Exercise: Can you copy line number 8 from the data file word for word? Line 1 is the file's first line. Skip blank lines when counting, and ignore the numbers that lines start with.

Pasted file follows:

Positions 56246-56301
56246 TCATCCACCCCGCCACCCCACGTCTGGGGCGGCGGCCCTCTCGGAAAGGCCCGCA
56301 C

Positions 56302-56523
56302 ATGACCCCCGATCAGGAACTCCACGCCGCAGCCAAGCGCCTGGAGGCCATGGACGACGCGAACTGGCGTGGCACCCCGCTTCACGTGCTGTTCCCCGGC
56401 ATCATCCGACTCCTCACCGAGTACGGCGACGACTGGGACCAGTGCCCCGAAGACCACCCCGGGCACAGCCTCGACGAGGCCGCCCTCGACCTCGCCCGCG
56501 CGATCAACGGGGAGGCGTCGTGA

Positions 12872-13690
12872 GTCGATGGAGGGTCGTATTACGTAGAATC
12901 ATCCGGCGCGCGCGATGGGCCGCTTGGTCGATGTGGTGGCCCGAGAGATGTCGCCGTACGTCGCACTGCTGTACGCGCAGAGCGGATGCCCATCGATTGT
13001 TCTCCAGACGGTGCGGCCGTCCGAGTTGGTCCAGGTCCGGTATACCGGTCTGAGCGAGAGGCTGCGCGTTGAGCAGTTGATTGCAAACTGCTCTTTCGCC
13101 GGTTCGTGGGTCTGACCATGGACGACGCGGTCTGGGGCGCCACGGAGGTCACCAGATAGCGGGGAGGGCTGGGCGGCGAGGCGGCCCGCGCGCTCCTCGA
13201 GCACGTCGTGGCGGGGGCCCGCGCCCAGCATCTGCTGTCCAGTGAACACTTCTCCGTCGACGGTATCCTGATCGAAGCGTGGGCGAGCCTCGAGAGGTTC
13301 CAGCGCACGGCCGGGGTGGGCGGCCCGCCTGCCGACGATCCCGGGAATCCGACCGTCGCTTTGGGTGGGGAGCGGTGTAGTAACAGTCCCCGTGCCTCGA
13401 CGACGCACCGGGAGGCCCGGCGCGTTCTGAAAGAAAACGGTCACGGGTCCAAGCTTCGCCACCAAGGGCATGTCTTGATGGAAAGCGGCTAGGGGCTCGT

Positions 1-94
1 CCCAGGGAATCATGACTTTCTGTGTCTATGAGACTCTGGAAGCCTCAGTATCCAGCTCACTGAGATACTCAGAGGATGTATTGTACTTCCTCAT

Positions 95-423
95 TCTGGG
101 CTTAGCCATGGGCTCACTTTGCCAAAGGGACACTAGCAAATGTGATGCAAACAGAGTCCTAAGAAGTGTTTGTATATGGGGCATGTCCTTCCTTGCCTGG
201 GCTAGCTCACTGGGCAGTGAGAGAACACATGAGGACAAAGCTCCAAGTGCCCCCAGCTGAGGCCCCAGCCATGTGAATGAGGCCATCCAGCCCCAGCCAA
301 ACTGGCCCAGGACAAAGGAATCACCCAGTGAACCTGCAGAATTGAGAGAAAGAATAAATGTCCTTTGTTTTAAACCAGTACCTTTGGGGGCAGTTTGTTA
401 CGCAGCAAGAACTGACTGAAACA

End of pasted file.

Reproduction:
Positions 12872-13690